Interviews on Fibromyalgia and Angels Now Available

Sunday, September 16th, 2012

Dr Susan Kolb (left) and Dr Carolyn Porter (right) were interviewed on the Holistic health Show on Saturday. Dr Kolb  is founder of Plastiko Surgery Center, the Millennium HealthCare  and Avatar Cancer Center, hosts Temple of health on BBS Radio and is author of The Naked Truth About Breast Implants. More information is available earlier on this site and on http://www.plastikos.com

Dr Carolyn Porter channels angels and is author of The Realness of a Woman, Healing with Color, The Faith of Empowerment, and Adrenal Fatigue.  More information was presented earlier on this site and can be found at: http://www.where miracleshappen.com

Enjoy the Interview below:

Recurrence of Most common Type of Breast Cancer More Likely Among Obese or Overweight Women.

Wednesday, September 5th, 2012

Recent research published in Cancer, a peer reviewed journal of the American Cancer Society, concluded that overweight as well as obese  women have a higher risk of recurrence of the most common type of breast cancer despite optimal cancer treatment.  Based upon results the  researchers believe the extra body fat causes hormonal changes and inflammation that may cause some cases of breast cancer to spread and recur despite treatment.

The study compared the health outcome of obese and overweight women with others of normal weight in a large sample of women with stage  I to III breast cancer who had participated in the National Cancer Institute sponsored treatment trials. All participants had normal heart, kidney, liver, and bone marrow function and this excluded patients with other significant health issues. Researchers found that an increased body mass index significantly increased a woman’s risk of cancer recurrence and death despite optimal treatment.  They found a step wise relationship between increased body mass index and poor outcomes in women with hormone receptor -positive breast cancer which is the most common type of breast cancer accounting for about 2/3 of all breast cancer cases in the United States and world. The researchers said “We have found that obesity at diagnosis of breast cancer is associated with about a 30 percent higher risk of recurrence and a nearly 60 percent higher risk of death.”

More Sensitive Blood Test Identifies Recurring Breast Cancer Earlier.

Wednesday, April 4th, 2012

Research presented at the 243rd National Meeting & Exposition of the American Chemical Society (ACS) on March 29 concluded that a new more sensitive blood test is twice as effective at detecting breast cancer a year earlier than current blood tests. The researchers said the recurrence of breast cancers for women within 10 years of treatment is about 1 in 5 and early detection of these can save lives. However, current tests are not very sensitive  and the best test known as the CA 27 29, misses many cases of recurring cancerr and detects them late.

The researcher said “We have identified a group of nine biomarkers that signal recurrence of breast cancer.”  “Our markers detect twice as many recurrences as the CA marker does at the same specificity. They also detect cancer recurrence earlier, about 11-12 months sooner than existing tests. They accomplish this with blood samples, rather than biopsies. with less discomfort to patients.”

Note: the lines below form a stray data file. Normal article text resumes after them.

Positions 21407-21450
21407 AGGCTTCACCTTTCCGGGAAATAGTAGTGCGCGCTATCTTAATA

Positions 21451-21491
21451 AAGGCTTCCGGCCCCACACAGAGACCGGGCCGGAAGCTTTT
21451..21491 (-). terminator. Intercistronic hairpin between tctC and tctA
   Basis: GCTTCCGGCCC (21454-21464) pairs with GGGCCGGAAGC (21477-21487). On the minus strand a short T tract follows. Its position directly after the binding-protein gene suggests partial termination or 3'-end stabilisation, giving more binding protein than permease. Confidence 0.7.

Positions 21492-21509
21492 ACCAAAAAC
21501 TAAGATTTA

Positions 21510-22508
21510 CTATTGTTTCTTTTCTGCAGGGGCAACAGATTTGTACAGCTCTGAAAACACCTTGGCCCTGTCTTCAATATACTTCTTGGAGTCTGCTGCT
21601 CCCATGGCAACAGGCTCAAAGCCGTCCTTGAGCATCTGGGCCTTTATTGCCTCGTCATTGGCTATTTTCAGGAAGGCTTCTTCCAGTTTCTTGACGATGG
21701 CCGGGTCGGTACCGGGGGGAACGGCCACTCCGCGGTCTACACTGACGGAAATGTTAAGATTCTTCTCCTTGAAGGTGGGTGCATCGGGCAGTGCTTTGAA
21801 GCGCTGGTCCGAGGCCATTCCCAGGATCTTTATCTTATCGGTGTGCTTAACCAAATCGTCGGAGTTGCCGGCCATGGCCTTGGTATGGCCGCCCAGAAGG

To locate these markers the researchers analyzed many hundreds of “metabolites” in the blood of breast cancer survivors. The markers can be detected with a mass spectrometer in clinical labs and compared with CA values to generate a score that indicates whether or not the cancer has probably returned. If believed to have returned the patient would likely undergo imaging tests to locate the tumor. It is hoped that the new test will be available within a year.

Can Starch Intake Affect Breast Cancer Recurrence Risk?

Friday, January 6th, 2012

Research presented at the 2011 CTRC-AACR San Antonio Breast Cancer Symposium concluded that there is a link between starch intake and a greater risk of breast cancer recurrence. It is not just overall carbohydrate but starch intake and “women who increased their starch intake over one year were at a much likelier risk for recurring.”
Researchers analyzed a subset of 2,651 women who participated in the Women’s Healthy Eating and Living (WHEL) Dietary Intervention Trial that enrolled 3,088 breast cancer survivors in a plant-based intervention trial. Subjects were followed for 7 years.
Researchers looked at how changes in carbohydrate intake influenced breast cancer recurrence in the subset of subjects. Carbohydrate intake data was obtained from multiple 24-hour dietary recalls at baseline and at one year later. In an annual telephone interview subjects reported what they had eaten during the past 24 hours. Carbohydrate intake at baseline was 233 grams daily. Women whose cancer recurred had a mean increase in carbohydrate intake of 2.3 grams a day during the first year whereas women whose cancer did not recur had a mean increase of 2.7 grams per day during the same period. Changes in starch intake were evaluated and the mean change for women who had recurrences was -4.1 grams a day and for those whose cancer did not return it was -8.7 grams a day. Overall, changes in starch accounted for 48% of the changes in carbohydrate intake. In addition, when changes in the starch intake were grouped into quartiles of change, the risk of recurrence was 9.1% among women who decreased their starch intake the most for the year compared to a risk of 14,2% for women who increased their starch intake the most over the year. After stratifying the sample by tumor grade, the researchers found that the increases observed were limited to women with lower-grade breast cancer.